War and Morality: Citizens' Rights and Duties

McFarland
Free sample

In democratic societies, it is said that wars and military interventions are fought in the name of the citizens of the nation engaged in the conflict. Yet, ordinary citizens, the major stakeholders in war, are seldom provided with as much information for making and acting on their moral decisions about war as they are about many other national issues that affect them. To fill the void, this volume addresses the nature of conscience, various moral norms, a moral decision-making process, and the theoretical and practical issues involved in attempting to avoid war or at least to make it as moral as possible, considering its nature. By discussing how the morality of war differs from its political, military, economic and legal dimensions, this unique work attempts to enable citizens to make informed decisions about declaring, waging and ending war, and to act on those decisions. Instructors considering this book for use in a course may request an examination copy here.
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About the author

Michael Cavanagh, a professor of psychology and supervisor of clinical internships at Mount Olive College in North Carolina, has published extensively in the fields of psychology and law enforcement.
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Additional Information

Publisher
McFarland
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Published on
Jan 10, 2014
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Pages
207
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ISBN
9780786490837
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Best For
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Language
English
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Genres
History / Military / General
Social Science / General
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Content Protection
This content is DRM protected.
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Eligible for Family Library

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Have humans always fought and killed each other, or did they peacefully coexist until organized states developed? Is war an expression of human nature or an artifact of civilization? Questions about the origins and inherent motivations of warfare have long engaged philosophers, ethicists, and anthropologists as they speculate on the nature of human existence. In How War Began, author Keith F. Otterbein draws on primate behavior research, archaeological research, and data gathered from the Human Relations Area Files to argue for two separate origins. He identifies two types of military organization: one that developed two million years ago at the dawn of humankind, wherever groups of hunters met, and a second that developed some five thousand years ago, in four identifiable regions, when the first states arose and proceeded to embark upon military conquests. In careful detail, Otterbein marshals evidence for his case that warfare was possible and likely among early Homo sapiens. He argues from comparison with other primates, from Paleolithic rock art depicting wounded humans, and from rare skeletal remains embedded with weapon points to conclude that warfare existed and reached a peak in big game hunting societies. As the big game disappeared, so did warfare--only to reemerge once agricultural societies achieved a degree of political complexity that allowed the development of professional military organizations. Otterbein concludes his survey with an analysis of how despotism in both ancient and modern states spawns warfare. A definitive resource for anthropologists, social scientists, and historians, How War Began is written for all who areinterested in warfare, whether they be military buffs or those seeking to understand the past and the present of humankind. --Publlisher.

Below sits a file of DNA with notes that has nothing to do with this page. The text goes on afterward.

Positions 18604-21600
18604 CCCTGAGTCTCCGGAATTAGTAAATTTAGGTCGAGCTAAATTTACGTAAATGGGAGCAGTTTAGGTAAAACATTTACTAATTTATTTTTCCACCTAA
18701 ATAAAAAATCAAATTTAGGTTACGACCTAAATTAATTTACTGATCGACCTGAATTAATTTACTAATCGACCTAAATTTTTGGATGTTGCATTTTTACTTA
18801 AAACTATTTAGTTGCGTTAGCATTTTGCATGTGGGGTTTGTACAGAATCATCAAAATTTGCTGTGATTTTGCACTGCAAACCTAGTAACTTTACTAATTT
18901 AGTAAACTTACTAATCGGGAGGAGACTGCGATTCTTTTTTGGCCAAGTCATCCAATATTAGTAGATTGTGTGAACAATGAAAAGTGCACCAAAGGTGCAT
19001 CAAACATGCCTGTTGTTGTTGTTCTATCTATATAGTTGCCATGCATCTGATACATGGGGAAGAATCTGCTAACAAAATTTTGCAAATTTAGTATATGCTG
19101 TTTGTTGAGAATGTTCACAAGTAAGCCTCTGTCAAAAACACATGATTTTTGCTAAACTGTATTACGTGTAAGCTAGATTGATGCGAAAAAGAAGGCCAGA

Stephen E. Ambrose’s iconic New York Times bestseller about the ordinary men who became the World War II’s most extraordinary soldiers: Easy Company, 506th Parachute Infantry Regiment, 101st Airborne Division, US Army.

They came together, citizen soldiers, in the summer of 1942, drawn to Airborne by the $50 monthly bonus and a desire to be better than the other guy. And at its peak—in Holland and the Ardennes—Easy Company was as good a rifle company as any in the world.

From the rigorous training in Georgia in 1942 to the disbanding in 1945, Stephen E. Ambrose tells the story of this remarkable company. In combat, the reward for a job well done is the next tough assignment, and as they advanced through Europe, the men of Easy kept getting the tough assignments.

They parachuted into France early D-Day morning and knocked out a battery of four 105 mm cannon looking down Utah Beach; they parachuted into Holland during the Arnhem campaign; they were the Battered Bastards of the Bastion of Bastogne, brought in to hold the line, although surrounded, in the Battle of the Bulge; and then they spearheaded the counteroffensive. Finally, they captured Hitler's Bavarian outpost, his Eagle's Nest at Berchtesgaden.